Red Hat's stock price plunged today with most of the rest of the tech stocks. Perhaps RHT investors were overly optimistic about quarter results released yesterday, or they did not think Red Hat's guidance was robust enough. I think Red Hat is doing great. That said, it has a relatively high price/earnings (PE) ratio for this market. If growth flattens, that PE will need to come down.
However, if anything Red Hat growth is accelerating. It may even have been helped rather than hurt by the current macroeconomic environment. Its Red Hat Enterprise Linux operating system and JBoss middleware offer great value propositions for companies using a lot of data servers; the more servers, the greater the savings over competitors. We have a growing server market combined with Linux variations continuing to win market share from Unix and Microsoft OSs. It is a pretty rich field to plow.
View my summary of the Red Hat June 25, 2008 analyst conference and fiscal Q1 2009 results for more details; here I'll analyze the data.
Q1 revenue was $156.6 million, up 11% sequentially from $141.5, and up 32% from $118.9 million year-earlier.
Look back further and it gets more interesting. From my summary of the RHAT June 27, 2007 conference:
Q1 2008 revenues were $118.9 million, up 7% sequentially and up 42% from year earlier.
Two things: annual growth slowed to a mere 32% from 42% for the quarter year-earlier. On the other hand sequential growth (Q4 to Q1) increased from 7% to 11%.
You could read too much into such figures since Red Hat revenues are still small enough to be impacted by single deals, or income recognition that slips from the end of one quarter into the beginning of the next. But the 11% sequential growth is better than recent annual growth rates in a quarter that is not normally a strong quarter.
I think Red Hat has an ideal combination of high-quality, robust, easy to manage products and low pricing compared to rivals. There is plenty of competition for Linux server software, but Red Hat has established itself as the premium brand without charging premium prices.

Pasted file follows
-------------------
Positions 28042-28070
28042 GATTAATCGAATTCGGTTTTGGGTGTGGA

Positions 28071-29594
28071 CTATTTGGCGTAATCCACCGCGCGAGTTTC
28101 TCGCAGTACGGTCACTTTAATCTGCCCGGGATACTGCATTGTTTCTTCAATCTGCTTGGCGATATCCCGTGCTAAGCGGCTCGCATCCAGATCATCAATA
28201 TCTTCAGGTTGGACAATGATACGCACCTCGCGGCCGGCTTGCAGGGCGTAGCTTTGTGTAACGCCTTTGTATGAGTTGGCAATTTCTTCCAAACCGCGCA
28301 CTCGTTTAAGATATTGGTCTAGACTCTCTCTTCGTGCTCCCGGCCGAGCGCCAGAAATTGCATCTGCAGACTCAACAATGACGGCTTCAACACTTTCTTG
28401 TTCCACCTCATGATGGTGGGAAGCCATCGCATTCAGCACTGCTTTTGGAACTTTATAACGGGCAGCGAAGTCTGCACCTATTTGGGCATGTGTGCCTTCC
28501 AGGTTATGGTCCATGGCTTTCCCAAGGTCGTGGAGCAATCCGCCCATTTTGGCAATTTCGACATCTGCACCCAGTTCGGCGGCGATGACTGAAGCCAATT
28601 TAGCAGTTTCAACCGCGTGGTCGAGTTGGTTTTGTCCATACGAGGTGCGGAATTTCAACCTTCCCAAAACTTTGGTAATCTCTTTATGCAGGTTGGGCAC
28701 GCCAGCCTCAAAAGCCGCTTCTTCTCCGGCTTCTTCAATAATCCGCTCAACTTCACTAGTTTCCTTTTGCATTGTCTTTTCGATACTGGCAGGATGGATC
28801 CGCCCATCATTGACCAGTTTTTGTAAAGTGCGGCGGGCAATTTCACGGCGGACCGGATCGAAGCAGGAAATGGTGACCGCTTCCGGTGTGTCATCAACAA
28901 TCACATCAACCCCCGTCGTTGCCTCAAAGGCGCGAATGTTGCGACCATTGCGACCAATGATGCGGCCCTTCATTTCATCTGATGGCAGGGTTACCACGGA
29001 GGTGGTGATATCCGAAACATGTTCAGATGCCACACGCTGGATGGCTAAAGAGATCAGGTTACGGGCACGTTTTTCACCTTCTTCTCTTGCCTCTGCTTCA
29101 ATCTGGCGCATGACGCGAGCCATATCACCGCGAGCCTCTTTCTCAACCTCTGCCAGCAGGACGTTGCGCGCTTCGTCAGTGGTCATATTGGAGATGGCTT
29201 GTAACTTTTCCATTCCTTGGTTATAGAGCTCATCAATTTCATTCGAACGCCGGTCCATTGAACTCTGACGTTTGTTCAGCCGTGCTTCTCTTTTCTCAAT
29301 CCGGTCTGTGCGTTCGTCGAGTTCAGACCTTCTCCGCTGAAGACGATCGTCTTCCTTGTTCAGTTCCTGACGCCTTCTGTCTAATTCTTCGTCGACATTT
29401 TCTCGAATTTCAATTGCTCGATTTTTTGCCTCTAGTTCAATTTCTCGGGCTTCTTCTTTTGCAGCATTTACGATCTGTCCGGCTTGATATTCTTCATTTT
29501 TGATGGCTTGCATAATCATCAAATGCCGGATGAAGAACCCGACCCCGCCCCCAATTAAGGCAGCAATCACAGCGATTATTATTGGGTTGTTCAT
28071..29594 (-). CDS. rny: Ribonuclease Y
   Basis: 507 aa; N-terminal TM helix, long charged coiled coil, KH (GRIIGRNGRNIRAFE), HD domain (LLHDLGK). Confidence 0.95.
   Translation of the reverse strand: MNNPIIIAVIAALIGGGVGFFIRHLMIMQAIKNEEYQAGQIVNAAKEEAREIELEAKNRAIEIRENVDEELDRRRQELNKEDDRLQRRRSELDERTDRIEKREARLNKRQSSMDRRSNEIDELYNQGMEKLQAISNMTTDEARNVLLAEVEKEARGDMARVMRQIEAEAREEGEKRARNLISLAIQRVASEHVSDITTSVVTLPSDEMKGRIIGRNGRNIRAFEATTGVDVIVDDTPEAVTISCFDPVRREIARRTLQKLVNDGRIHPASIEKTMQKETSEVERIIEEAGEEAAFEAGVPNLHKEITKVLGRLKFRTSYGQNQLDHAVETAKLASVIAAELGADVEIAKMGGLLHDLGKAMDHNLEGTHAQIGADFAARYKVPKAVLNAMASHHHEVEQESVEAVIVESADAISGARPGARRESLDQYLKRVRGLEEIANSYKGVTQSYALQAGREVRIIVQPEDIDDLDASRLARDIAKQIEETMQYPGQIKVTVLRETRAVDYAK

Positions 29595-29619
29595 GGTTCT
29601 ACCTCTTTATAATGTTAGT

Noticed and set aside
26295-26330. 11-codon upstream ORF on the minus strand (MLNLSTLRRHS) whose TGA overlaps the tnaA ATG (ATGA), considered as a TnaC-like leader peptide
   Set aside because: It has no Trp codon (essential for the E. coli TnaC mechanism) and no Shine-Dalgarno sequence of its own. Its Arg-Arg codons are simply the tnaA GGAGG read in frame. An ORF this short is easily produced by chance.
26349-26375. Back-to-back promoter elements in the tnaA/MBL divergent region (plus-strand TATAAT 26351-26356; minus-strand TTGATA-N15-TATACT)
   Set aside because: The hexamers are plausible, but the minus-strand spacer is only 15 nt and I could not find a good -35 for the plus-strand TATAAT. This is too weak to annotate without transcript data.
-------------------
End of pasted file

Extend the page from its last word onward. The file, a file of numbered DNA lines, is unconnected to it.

With IT departments desperately needing to innovate to keep pace with the data explosion (driven in part by audio and video data), Red Hat offers open source solutions that are at least as well-tested and capable as proprietary solutions. With IT budgets strained and CEOs demanding high returns on investment, Red Hat software begins to look like a bargain.
The main danger to Red Hat is the possibility of a larger company using its financial muscle to sell competing software and services at uncompetitive prices. Microsoft (MSFT) could afford to do this, as could Oracle (ORCL), but they are locked in struggle with each other as well as SAP and IBM. Novell (NOVL) is treading in Red Hat's footsteps, but they don't have any profits to fight with. Sun (JAVA) is becoming an open source powerhouse, but their profits come from their hardware arm, which is still struggling.
So Red Hat is a risky stock and is not dirt cheap right now. It was cheaper when I bought some earlier this year. It has its risks, but I believe over a 2 to 3 year time horizon the risks are minimal and their is a great potential upside. Management seems to think the main constraint lately has not been demand, but the ability of its sales force to keep up with demand. That is not a bad problem to have.
Red Hat investor relations
Red Hat summary at NASDAQ